Tension between the Philadelphia school district and Pennsylvania state officials continues to grow, with Gov. Tom Corbett’s office telling city school leaders that $45 million in state funds that lawmakers earmarked for the district won’t actually be handed over unless the city’s teachers’ union agrees to significant financial concessions.
The root of this flare-up between city and state officials is the $304 million deficit the school system has been facing as it prepares for the 2013-14 academic year. As my colleague Jackie Zubrzycki has reported on the District Dossier blog, Philadelphia schools superintendent William Hite has been making desperate pleas for additional funding, without which Hite said the district may not open schools on time (the first day of schools is scheduled to be Sept. 9). Hite is also seeking $50 million from the city to erase the shortfall and rehire support staff in schools—as of now, $112 million has been found to help make up that larger deficit for the system, which has 136,000 students enrolled.
Hite is also enlisting all the support he can find: He re-tweeted this message from state Sen. Anthony Williams, a Democrat from Philadelphia urging the city council to provide the $50 million the superintendent says is crucial to on-time school openings:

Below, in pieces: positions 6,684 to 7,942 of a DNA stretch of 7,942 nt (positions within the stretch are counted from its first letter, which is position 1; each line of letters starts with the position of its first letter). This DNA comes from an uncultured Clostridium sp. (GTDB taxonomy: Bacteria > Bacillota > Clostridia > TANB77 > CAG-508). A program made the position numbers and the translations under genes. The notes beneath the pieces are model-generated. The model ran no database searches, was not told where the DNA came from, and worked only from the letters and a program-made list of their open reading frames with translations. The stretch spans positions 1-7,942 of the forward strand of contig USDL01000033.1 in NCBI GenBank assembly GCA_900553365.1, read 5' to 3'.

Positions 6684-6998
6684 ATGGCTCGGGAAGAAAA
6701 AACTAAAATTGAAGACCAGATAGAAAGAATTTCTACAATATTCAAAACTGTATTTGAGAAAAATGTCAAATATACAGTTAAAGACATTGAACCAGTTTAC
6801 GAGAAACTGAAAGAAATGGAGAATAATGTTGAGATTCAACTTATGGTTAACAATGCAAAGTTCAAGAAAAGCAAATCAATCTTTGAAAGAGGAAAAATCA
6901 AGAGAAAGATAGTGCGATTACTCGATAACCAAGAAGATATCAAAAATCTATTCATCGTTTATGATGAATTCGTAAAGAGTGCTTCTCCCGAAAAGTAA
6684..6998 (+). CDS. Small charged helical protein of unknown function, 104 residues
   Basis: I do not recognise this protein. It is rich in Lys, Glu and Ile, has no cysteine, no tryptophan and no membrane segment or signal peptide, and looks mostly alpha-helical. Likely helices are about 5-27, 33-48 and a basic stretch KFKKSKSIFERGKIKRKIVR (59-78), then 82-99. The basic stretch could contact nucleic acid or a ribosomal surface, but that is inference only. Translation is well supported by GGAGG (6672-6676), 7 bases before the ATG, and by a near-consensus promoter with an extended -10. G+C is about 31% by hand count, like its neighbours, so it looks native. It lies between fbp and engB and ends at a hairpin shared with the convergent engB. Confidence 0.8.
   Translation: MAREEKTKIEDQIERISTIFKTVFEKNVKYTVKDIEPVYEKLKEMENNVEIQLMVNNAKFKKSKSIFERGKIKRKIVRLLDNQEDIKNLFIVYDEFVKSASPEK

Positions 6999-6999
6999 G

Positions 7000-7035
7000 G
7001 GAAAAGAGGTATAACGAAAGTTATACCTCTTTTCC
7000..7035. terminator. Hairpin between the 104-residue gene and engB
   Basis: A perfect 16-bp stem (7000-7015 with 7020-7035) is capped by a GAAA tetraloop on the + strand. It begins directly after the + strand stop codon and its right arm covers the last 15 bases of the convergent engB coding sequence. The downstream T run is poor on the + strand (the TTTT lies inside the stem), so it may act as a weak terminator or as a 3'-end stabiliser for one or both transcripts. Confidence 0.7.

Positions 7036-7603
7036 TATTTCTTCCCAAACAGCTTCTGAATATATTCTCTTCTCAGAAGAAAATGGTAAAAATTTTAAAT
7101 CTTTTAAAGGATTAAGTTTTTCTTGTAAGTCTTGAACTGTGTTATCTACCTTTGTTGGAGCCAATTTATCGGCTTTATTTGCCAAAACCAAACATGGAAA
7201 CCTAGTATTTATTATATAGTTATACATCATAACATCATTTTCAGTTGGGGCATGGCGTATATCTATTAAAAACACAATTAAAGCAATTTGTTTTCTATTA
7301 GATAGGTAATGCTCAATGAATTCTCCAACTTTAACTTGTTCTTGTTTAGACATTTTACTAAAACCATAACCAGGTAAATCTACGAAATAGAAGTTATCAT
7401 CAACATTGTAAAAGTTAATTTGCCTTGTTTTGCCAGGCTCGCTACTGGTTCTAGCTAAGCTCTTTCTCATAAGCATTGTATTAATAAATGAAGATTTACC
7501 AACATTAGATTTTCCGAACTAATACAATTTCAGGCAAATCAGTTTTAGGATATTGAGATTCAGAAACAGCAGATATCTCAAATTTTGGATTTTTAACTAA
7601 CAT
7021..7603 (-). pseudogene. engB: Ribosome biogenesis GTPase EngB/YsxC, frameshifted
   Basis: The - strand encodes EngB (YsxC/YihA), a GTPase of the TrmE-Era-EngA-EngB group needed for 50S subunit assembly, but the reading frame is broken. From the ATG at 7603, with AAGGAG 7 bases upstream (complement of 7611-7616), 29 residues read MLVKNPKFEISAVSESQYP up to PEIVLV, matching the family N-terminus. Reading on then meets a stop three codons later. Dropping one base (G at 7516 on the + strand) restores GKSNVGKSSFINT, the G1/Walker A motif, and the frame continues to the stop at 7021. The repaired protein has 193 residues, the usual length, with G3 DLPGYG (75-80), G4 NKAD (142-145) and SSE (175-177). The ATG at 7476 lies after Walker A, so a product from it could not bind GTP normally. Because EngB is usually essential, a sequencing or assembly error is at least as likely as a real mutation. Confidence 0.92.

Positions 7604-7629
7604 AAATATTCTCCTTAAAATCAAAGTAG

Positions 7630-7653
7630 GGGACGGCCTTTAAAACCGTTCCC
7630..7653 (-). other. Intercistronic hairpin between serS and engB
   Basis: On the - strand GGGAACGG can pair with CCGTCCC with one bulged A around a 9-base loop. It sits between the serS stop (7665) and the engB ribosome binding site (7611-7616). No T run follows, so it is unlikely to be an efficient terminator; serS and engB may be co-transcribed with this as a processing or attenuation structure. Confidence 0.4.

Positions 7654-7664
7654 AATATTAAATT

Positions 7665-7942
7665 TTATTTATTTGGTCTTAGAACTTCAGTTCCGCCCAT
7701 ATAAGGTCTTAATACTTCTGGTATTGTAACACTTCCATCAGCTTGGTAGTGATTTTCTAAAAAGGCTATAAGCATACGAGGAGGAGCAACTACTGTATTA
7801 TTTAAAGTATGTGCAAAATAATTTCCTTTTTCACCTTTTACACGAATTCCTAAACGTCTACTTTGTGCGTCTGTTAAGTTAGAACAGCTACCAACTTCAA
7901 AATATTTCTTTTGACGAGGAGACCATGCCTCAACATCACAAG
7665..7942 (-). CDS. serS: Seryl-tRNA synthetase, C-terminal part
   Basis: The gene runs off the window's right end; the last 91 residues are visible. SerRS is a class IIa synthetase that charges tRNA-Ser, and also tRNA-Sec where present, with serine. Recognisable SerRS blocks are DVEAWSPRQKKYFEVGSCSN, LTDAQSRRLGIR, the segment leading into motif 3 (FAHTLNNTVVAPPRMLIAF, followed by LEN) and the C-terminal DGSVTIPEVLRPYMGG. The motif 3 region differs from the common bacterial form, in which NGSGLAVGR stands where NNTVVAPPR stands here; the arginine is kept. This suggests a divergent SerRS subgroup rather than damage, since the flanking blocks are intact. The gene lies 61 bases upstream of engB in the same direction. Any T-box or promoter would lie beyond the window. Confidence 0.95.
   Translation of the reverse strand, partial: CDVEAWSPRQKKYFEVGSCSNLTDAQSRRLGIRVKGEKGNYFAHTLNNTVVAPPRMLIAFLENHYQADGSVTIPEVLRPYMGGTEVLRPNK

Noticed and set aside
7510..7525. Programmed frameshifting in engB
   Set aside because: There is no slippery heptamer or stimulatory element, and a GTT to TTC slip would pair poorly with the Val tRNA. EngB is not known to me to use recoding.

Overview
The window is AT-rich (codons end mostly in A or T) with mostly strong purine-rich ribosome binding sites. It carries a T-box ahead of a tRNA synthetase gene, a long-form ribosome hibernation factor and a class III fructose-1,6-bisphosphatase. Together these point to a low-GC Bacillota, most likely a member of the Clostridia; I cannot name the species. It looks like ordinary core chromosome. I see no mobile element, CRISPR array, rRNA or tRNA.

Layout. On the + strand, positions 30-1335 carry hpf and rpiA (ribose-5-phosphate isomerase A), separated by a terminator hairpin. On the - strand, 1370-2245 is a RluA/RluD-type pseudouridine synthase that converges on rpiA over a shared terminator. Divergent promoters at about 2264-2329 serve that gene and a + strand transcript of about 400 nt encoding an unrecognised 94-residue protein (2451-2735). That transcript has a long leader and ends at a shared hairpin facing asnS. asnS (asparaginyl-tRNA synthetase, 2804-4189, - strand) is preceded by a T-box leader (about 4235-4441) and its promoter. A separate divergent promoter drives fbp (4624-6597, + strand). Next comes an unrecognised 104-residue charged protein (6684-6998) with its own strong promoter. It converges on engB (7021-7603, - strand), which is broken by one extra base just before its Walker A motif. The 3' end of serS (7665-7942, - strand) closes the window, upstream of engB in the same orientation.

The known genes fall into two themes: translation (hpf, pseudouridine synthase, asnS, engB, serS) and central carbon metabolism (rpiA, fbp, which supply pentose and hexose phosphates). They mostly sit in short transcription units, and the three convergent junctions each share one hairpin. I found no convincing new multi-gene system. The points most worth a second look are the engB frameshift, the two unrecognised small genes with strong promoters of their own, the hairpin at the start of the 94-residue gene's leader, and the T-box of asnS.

Appropriate staffing is central to school safety. And $50M is central to appropriate staffing. #PhillyEducation
— Anthony H. Williams (@SenTonyWilliams) August 8, 2013
Williams, by the way, is a big proponent of school choice, as you can see in the video below:
But where do Corbett, a Republican, and state government come in? The $45 million, the source of which is a loan the state was to pay back to the federal government but which is now anticipated to be forgiven by Uncle Sam, is slated for Philly schools, but comes with a significant string attached. Corbett’s budget secretary, Charles Zogby, explained that Philadelphia can draw down the money only after the city teachers’ union signs a contract that creates significant “fiscal savings and academic reforms.”
“The law is clear,” Corbett said, according to the Inquirer piece. “Until that takes place, there can be no release of funds.”
Union officials claim the money is unfairly being held hostage in exchange for reforms that won’t actually help students—and that Corbett’s definition of “fiscal savings and academic reforms” is too narrow. City officials sent the state a list of reforms and savings they have implemented in recent years, the Philadelphia Public School Notebook reports. Some are also criticizing Hite’s leadership of the school system. And it’s worth noting the larger, state context for Philadelphia’s budget problems: The state’s education budget has been cut significantly throughout the country’s recent economic woes and Corbett’s administration, and that’s hit poor districts hard.
Zubrzycki will dig into some of the bigger issues underlying this budget crisis and how it’s affecting kids and teachers in Education Week in the coming days.
A version of this news article first appeared in the State EdWatch blog.